In the 2012 Hybrid Analysis by Vincentric, an automotive cost-of-ownership data compiler, 11 of 25 hybrid vehicles were identified as having a lower total cost-of-ownership than their all-gasoline counterparts.
According to the Sept. 7 report, the 11 hybrids with lower ownership costs include the Lincoln MKZ Hybrid, which had the largest advantage in comparison to its gasoline alternative at a savings of more than $7,000. The other 10 hybrids include vehicles from Mercedes-Benz, Lexus, Toyota, Ford, Kia, Porsche, Honda and Hyundai.
When the costs to own and operate all 25 hybrid vehicles were taken into account, the average five-year cost of ownership for hybrids was $1,223 more than their all-gasoline powered counterparts — assuming an annual mileage of 15,000.
“With a large number of hybrid vehicles now on the market from numerous manufacturers, consumers have many options to reduce fuel consumption using hybrid technology,” said David Wurster, president of Vincentric. "Our research shows that certain hybrids provide the benefits of hybrid technology, while also providing overall cost savings. However, it is important to remember that this isn’t the case for all hybrids, with low ownership costs and associated cost savings being specific to certain vehicles."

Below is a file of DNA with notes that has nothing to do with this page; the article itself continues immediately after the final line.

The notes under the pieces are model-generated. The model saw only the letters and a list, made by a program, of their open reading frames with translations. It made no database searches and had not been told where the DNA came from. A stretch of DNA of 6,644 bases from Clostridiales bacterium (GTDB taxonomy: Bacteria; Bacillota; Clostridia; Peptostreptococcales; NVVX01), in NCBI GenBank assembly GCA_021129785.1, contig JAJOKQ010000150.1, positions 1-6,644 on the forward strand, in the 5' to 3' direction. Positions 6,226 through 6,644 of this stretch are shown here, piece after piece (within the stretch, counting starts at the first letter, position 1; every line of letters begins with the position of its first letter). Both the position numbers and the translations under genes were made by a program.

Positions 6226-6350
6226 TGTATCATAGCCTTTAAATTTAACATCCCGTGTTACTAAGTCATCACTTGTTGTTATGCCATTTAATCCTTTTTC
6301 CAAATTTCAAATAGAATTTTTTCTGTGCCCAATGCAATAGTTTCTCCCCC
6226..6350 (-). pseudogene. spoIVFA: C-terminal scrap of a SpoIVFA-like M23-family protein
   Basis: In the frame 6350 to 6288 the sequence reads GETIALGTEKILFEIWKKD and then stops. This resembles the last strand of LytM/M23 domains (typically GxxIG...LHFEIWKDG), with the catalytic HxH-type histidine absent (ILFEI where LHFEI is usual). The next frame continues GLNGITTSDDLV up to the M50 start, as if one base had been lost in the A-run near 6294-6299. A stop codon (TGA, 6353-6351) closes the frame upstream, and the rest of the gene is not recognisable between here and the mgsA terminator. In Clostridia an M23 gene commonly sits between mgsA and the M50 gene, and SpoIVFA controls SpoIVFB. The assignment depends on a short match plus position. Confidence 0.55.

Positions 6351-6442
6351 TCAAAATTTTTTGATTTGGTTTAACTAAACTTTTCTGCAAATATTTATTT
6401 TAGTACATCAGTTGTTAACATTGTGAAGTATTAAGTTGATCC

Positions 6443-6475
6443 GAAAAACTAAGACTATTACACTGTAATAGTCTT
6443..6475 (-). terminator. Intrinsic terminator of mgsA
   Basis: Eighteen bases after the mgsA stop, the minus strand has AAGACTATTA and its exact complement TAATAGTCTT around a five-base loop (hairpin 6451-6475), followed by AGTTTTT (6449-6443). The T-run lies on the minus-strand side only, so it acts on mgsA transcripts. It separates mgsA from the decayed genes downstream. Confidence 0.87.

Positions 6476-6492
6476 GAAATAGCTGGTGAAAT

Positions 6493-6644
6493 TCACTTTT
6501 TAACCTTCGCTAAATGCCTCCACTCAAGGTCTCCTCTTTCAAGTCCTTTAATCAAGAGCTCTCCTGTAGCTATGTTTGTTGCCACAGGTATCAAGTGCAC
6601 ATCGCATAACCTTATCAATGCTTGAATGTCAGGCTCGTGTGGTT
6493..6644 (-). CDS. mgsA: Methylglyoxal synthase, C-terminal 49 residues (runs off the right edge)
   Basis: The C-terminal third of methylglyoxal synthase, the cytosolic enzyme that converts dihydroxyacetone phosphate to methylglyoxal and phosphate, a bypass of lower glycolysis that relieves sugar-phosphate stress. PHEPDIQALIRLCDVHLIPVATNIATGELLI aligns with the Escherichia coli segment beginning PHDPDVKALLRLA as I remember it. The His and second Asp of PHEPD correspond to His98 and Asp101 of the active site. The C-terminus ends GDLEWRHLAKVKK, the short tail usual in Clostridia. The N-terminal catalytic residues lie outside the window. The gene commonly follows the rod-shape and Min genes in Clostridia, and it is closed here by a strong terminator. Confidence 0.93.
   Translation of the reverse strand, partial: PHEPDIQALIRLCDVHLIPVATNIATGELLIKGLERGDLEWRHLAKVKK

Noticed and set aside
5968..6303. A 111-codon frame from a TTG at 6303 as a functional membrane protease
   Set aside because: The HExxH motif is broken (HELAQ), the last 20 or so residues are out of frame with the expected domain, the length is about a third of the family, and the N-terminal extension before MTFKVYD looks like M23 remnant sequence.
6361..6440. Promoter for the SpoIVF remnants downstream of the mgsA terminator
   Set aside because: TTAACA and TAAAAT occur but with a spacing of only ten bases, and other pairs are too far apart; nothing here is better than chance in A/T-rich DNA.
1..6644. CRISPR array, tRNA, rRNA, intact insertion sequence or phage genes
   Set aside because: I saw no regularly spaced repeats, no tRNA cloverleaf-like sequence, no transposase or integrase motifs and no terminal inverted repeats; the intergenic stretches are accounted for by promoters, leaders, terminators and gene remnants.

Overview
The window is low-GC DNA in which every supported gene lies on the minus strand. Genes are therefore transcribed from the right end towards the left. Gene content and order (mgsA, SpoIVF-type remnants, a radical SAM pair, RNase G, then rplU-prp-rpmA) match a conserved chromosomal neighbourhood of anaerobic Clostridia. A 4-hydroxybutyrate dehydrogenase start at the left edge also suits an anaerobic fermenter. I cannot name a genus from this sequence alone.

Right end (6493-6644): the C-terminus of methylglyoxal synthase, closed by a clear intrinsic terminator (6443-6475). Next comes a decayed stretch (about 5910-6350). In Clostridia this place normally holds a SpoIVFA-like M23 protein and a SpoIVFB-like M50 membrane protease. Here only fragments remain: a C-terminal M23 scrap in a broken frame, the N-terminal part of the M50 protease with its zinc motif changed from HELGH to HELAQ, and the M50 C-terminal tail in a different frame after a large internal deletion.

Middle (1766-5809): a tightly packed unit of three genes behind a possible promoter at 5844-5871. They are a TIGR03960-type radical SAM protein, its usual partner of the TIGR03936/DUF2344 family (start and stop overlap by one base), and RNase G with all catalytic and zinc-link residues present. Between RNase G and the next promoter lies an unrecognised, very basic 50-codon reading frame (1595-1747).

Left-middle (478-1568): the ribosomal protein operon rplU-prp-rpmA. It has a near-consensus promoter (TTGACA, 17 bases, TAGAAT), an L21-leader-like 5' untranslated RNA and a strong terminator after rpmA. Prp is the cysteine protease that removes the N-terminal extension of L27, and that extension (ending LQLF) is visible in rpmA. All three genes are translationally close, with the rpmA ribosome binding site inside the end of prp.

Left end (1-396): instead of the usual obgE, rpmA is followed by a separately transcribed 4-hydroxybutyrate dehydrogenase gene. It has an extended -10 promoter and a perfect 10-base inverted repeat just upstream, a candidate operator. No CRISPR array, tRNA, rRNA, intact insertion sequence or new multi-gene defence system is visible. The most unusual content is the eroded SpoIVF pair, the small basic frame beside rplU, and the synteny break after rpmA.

Vincentric measures eight cost elements for more than 2,000 vehicles configurations per model year, including depreciation, financing, fees and taxes, fuel, insurance, maintenance, opportunity cost and repairs. Each month Vincentric re-compiles its database to take into account current vehicle prices, resale values, fuel costs, finance rates and other economic and market factors to ensure that users have access to up-to-date and accurate ownership costs.
In Vincentric’s last report on the cost of ownership of hybrid models, only four hybrids were found to have lower costs of ownership than their gas counterparts.